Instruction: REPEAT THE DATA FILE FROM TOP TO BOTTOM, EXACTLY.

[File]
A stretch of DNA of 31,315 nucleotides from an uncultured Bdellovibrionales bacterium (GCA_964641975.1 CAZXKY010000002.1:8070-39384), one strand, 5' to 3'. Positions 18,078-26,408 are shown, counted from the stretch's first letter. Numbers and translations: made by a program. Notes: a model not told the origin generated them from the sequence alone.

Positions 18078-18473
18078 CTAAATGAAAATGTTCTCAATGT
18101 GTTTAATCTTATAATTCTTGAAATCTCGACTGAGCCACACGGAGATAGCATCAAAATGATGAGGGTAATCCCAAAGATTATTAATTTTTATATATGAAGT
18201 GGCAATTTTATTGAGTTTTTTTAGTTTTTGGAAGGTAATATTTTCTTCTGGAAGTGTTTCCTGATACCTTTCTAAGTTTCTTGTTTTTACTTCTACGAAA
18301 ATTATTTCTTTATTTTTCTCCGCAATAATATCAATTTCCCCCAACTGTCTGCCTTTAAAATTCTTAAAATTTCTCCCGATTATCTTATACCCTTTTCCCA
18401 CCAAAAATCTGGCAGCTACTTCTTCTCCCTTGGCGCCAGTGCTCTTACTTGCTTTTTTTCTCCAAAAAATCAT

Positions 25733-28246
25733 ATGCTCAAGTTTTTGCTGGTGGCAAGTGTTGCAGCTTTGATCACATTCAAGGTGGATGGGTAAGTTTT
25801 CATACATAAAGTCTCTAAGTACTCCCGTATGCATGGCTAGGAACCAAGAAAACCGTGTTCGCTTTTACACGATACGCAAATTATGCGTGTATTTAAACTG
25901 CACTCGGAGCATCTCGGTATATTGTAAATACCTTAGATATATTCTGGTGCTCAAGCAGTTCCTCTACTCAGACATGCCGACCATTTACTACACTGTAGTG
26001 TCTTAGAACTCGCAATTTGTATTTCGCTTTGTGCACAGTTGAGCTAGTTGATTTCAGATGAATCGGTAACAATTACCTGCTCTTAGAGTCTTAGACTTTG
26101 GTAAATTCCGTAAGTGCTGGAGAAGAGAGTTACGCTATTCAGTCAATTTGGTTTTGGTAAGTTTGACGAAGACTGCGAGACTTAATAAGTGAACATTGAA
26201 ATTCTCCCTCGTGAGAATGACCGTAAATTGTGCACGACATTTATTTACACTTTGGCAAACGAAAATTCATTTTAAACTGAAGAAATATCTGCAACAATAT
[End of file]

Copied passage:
A stretch of DNA of 31,315 nucleotides from an uncultured Bdellovibrionales bacterium (GCA_964641975.1 CAZXKY010000002.1:8070-39384), one strand, 5' to 3'. Positions 18,078-26,408 are shown, counted from the stretch's first letter. Numbers and translations: made by a program. Notes: a model not told the origin generated them from the sequence alone.

Positions 18078-18473
18078 CTAAATGAAAATGTTCTCAATGT
18101 GTTTAATCTTATAATTCTTGAAATCTCGACTGAGCCACACGGAGATAGCATCAAAATGATGAGGGTAATCCCAAAGATTATTAATTTTTATATATGAAGT
18201 GGCAATTTTATTGAGTTTTTTTAGTTTTTGGAAGGTAATATTTTCTTCTGGAAGTGTTTCCTGATACCTTTCTAAGTTTCTTGTTTTTACTTCTACGAAA
18301 ATTATTTCTTTATTTTTCTCCGCAATAATATCAATTTCCCCCAACTGTCTGCCTTTAAAATTCTTAAAATTTCTCCCGATTATCTTATACCCTTTTCCCA
18401 CCAAAAATCTGGCAGCTACTTCTTCTCCCTTGGCGCCAGTGCTCTTACTTGCTTTTTTTCTCCAAAAAATCAT

Positions 25733-28246
25733 ATGCTCAAGTTTTTGCTGGTGGCAAGTGTTGCAGCTTTGATCACATTCAAGGTGGATGGGTAAGTTTT
25801 CATACATAAAGTCTCTAAGTACTCCCGTATGCATGGCTAGGAACCAAGAAAACCGTGTTCGCTTTTACACGATACGCAAATTATGCGTGTATTTAAACTG
25901 CACTCGGAGCATCTCGGTATATTGTAAATACCTTAGATATATTCTGGTGCTCAAGCAGTTCCTCTACTCAGACATGCCGACCATTTACTACACTGTAGTG
26001 TCTTAGAACTCGCAATTTGTATTTCGCTTTGTGCACAGTTGAGCTAGTTGATTTCAGATGAATCGGTAACAATTACCTGCTCTTAGAGTCTTAGACTTTG
26101 GTAAATTCCGTAAGTGCTGGAGAAGAGAGTTACGCTATTCAGTCAATTTGGTTTTGGTAAGTTTGACGAAGACTGCGAGACTTAATAAGTGAACATTGAA
26201 ATTCTCCCTCGTGAGAATGACCGTAAATTGTGCACGACATTTATTTACACTTTGGCAAACGAAAATTCATTTTAAACTGAAGAAATATCTGCAACAATAT